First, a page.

Look at any landscaped lawn and you'll see that it is the trees and shrubs that provide the basic foundation and create beauty by providing shade, color and overall ambiance.
A well-landscaped lawn, complete with healthy trees and shrubs, also means an increase in property value, so it pays to take good care of them.
In just a few weeks, when the area's coldest temperatures will end, it will be time to fertilize those trees and shrubs such as evergreens, hollies and rose bushes. Before doing so, be sure to select the right fertilizer and know how to apply it.
"You really need to wait until all of the cold is gone," said John Burns, a co-owner of Double B Plant Farm in Grovetown.
Fertilizing before the weather is just right can send mixed signals to plants.
"If you fertilize too early, it has a tendency to make plants start putting out new growth before they need to," said Burns, who recommends waiting until early March to pour on the fertilizer.
With all of the different types of fertilizers on the market, what should be a relatively uncomplicated practice can become very confusing. Should you use a general purpose fertilizer, pre-mixed liquid fertilizer, water-soluble crystals or slow-release formulations?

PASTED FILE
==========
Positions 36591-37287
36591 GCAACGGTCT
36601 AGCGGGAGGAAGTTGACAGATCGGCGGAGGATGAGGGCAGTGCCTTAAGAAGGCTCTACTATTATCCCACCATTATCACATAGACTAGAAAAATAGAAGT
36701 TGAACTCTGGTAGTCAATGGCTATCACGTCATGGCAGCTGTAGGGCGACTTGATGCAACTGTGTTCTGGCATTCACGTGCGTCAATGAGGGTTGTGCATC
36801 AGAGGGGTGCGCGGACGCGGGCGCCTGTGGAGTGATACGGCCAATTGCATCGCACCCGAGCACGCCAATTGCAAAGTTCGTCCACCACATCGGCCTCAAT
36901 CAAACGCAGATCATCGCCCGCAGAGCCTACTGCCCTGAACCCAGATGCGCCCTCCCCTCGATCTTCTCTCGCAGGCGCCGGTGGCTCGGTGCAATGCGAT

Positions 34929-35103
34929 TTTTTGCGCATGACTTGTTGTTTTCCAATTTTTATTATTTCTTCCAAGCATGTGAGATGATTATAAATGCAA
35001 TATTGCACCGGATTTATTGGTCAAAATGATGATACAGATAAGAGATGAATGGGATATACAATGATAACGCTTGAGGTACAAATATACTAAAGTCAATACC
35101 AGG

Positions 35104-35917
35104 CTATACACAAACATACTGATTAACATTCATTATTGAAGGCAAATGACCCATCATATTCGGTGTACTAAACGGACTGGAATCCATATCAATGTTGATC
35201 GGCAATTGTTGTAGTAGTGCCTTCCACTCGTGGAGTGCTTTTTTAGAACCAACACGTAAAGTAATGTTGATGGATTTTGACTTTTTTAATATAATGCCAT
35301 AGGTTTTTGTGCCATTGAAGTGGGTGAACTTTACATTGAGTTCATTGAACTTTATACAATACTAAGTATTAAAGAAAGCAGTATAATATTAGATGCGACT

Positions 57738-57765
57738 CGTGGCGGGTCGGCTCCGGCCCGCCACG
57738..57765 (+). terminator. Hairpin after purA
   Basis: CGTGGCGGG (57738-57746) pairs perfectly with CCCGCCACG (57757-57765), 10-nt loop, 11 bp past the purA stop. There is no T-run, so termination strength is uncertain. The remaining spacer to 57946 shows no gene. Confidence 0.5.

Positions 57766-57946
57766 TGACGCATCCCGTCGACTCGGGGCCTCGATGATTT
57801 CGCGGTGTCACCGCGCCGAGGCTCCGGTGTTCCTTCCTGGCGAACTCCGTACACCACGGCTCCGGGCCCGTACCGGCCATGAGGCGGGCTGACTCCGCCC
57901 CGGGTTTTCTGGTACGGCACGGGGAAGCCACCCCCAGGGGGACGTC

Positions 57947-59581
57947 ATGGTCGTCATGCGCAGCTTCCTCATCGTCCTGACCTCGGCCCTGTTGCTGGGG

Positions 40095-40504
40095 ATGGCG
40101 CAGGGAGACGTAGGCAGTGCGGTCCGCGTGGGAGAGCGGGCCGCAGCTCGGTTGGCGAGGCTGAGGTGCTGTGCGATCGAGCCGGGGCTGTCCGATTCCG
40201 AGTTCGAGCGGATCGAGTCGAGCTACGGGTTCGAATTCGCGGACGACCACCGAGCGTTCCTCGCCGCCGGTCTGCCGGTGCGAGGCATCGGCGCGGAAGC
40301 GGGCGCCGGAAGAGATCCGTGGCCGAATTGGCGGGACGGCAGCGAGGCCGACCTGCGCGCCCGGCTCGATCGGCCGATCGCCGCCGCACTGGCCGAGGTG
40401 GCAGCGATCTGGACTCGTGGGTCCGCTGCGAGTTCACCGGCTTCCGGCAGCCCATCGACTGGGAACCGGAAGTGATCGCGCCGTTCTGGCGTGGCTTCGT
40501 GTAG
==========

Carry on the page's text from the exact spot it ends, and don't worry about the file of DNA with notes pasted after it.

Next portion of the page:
According to the University of Georgia Cooperative Extension Office, plants don't care what kind of fertilizer is used, so long as they receive the nutrients they need.
Burns recommends using a dry, slow-release fertilizer.
"When you put out the dry fertilizer around a plant, when it rains it takes the fertilizer all the way to the root where it dissolves," Burns said.
Liquid fertilizers are easily washed away, with the likelihood that the plant will not receive maximum benefit.
Woody ornamentals such as evergreens, hollies, azaleas and trees should be given a slow-release fertilizer.
"A fertilizer like Osmocote has a six- to eight-month formulation, which means it slowly releases the nutrients a plant needs over six to eight months," Burns said.
Plants likely will need a final sprinkling of fertilizer in late summer and again the following spring.
"You want to wait until after the last frost to fertilize," Burns said.
Withholding fertilizer from a plant during the winter signals to the plant that it is time to "rest." It is during these dormant months that the plant rests up for its appearance in the spring.
The Columbia County News-Times ©2013. All Rights Reserved.